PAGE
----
“I am certain this pursuit will needlessly continue to polarize our community and cost us millions of dollars. That is why I am against it. I am for parks. The wisest course of action is to change the zoning, wait it out, and move on to other issues.”

    Amen. A fundraising campaign will only keep this a divisive issue. Let’s talk to experienced developers, commercial bank loan officers and architects about what can be built on the post office site within the context of 2009 zoning (once changed back to quasi-public), lending and building environments. I think this research will provide the pro-park folks with enough comfort to sit back and wait for the market to turn and not burden the property with an unmarketable future. Who knows what WP residents may want in 2020 or 2030? FYI, Park West Condominiums started out as a bank building that was fought by residents. 10 years after that battle, Park West was approved. Is there anyone who says that was a mistake? Sometimes, doing nothing is the best decision.

  11. Michael Schwartz says:

    I have owned and operated Pannullo’s for the past 17 years. I have a direct view of the Park from my front window. A few people walking dogs and not picking up every day. A few kids using the Christmas tree as a bounce house on weekends. Not much more use than that. What happened to that woman who was going to take her money for her big screen T.V. and donate it so the city could cxl the approved Carilse. Wow 4 million in taxpayer money. Did not work out so well. How much did Mayor Strong kick in? I am not for tearing down the park to build a highrise but give me a break. The park is never used and more business will help the city fund fire and police protection. The day is coming when you will need your garden hose to put out a fire in your homes. Good luck to all.

  12. FYI –

    David Strong did not contribute anything to the $4,000,000 of taxpayer money spent to pay off the developers of the Carlisle.

    David Strong pledged $100,000 to the fund he established to pretend to buy the post office property with donations. His mother donated $100,000 to this “park” fund and asked for it back immediately after her son lost the last election.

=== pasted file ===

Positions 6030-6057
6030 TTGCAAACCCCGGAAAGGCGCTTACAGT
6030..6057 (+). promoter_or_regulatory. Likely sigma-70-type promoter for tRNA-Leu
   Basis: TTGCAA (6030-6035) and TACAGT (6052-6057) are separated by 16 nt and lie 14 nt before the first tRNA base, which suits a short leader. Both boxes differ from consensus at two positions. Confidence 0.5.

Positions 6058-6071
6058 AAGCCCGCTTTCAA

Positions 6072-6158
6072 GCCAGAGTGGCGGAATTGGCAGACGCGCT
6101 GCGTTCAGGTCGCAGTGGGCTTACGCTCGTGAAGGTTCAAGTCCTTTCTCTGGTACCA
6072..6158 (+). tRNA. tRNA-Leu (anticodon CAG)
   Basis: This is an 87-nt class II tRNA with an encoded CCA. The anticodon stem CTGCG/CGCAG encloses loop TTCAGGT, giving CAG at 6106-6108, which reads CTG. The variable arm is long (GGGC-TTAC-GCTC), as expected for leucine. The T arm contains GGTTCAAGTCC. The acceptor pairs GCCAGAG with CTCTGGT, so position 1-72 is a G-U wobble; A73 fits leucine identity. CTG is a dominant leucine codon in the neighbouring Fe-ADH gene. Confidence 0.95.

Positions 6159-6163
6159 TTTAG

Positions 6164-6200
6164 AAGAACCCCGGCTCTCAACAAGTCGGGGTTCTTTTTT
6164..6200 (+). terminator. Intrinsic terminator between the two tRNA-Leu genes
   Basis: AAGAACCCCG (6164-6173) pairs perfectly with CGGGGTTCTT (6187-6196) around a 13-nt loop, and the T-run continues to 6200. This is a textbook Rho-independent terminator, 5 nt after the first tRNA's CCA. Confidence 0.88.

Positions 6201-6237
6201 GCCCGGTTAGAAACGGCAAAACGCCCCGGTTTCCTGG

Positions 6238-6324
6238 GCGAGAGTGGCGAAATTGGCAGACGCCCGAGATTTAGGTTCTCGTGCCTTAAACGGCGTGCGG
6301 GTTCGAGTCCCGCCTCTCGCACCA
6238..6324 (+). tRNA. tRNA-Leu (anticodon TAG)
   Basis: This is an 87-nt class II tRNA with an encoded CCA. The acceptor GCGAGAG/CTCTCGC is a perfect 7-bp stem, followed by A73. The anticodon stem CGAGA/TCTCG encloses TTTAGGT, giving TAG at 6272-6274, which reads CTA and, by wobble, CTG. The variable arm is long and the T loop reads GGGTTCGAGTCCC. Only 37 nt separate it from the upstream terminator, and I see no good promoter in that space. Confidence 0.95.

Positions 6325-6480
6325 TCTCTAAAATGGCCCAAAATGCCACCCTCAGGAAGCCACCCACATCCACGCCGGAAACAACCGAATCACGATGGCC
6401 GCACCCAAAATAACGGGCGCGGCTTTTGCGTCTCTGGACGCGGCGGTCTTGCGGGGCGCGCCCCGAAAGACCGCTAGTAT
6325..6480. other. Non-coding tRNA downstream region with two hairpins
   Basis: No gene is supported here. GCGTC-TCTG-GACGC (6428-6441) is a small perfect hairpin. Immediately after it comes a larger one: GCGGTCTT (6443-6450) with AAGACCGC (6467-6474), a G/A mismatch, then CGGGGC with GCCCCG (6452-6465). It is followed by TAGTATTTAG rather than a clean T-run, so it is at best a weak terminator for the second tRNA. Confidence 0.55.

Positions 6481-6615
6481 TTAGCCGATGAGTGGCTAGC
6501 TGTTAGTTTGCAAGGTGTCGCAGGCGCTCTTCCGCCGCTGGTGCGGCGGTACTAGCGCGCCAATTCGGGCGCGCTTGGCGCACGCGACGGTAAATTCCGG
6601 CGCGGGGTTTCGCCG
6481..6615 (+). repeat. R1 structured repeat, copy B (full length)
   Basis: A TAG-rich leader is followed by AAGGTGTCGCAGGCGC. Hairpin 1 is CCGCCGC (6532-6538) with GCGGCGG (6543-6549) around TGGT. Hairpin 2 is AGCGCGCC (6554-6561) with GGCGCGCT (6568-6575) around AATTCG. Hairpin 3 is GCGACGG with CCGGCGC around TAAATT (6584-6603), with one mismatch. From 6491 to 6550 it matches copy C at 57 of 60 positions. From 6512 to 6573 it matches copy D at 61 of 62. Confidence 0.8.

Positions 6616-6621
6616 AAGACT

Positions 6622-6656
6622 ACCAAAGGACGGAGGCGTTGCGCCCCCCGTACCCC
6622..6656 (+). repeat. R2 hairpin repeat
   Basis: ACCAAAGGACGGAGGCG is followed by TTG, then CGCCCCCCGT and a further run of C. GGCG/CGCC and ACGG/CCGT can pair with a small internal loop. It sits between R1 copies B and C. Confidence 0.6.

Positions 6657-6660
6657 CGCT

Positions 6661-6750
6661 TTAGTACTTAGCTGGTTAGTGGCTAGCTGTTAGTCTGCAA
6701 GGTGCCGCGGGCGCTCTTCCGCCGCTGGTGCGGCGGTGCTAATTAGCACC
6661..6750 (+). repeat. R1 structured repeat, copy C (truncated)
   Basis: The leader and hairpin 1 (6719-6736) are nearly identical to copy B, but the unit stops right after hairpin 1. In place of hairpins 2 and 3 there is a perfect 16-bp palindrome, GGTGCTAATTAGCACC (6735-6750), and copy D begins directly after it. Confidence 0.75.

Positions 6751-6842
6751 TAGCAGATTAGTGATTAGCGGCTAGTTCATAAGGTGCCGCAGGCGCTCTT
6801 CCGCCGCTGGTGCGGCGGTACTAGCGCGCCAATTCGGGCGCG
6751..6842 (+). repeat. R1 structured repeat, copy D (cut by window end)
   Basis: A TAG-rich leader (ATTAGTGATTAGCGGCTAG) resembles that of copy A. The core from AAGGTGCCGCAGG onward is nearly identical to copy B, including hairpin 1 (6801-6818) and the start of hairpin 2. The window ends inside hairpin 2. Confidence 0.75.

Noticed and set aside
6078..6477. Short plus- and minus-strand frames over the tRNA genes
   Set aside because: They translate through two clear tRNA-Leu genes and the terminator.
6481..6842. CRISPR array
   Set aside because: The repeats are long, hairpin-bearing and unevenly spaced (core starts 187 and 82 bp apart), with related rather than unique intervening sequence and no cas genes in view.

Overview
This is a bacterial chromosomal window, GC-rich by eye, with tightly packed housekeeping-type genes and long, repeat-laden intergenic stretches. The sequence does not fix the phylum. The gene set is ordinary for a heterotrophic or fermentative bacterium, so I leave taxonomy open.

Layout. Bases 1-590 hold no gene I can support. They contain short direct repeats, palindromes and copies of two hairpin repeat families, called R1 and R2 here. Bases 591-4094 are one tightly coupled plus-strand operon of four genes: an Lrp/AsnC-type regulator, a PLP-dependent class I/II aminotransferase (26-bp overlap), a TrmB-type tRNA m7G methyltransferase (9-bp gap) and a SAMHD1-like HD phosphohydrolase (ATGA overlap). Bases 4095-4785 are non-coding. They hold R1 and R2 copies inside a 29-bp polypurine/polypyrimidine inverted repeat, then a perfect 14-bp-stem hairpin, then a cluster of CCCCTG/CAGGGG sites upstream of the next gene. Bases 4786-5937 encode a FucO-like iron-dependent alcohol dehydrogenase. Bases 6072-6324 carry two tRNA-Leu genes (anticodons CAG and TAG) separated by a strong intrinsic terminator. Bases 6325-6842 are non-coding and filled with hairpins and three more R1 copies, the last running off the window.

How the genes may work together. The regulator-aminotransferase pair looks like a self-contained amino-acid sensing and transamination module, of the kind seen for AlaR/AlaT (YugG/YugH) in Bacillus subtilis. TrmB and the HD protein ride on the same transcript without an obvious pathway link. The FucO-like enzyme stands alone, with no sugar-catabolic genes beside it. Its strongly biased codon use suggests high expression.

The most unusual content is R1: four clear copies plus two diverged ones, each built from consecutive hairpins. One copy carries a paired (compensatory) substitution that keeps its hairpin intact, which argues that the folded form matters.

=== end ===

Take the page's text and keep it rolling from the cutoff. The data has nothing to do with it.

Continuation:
13. Michael Schwartz makes a good point. This isn’t a park expansion plan. It’s a stop development plan. The fundraising isn’t “for” anything. It’s “against” a potential building 10, 20 30 years from now. Why on earth would anyone take one of the best pieces of real estate in W.P. and eliminate it from any potential development bargaining by turning it into more park? I’m not saying it needs to be a condo tower, but maiking it a dead piece is short-sighted.

    When the city rezones the property, all control reverts to the voters and elected folks of the future. That doesn’t worry me, but it appears to bother some. Maybe that aspect needs to be discussed.

  14. Anonymous says:

    Pete,
    What’s your take on the new city attorney? I support RFP’s to keep everyone on their toes, but it seems odd to pick #2 on list. And it may be time to switch, but to switch to a firm from Orlando with no WP ties, no history with the town, again seems odd. Is it retribution for Winderweedle being the attorney during the time of real estae craziness? And the cities that are represented by this firm are in my opinion, low class outposts in comparison to WP. Nothing against Winter Springs, or Altamonte but they are inferior. Why would we take their lawyer? What do you think?

  15. I see nothing wrong with changing the law firm representing the City from time to time.

    However, petty nonsense, personal agendas, and vendettas should never be connected with such actions.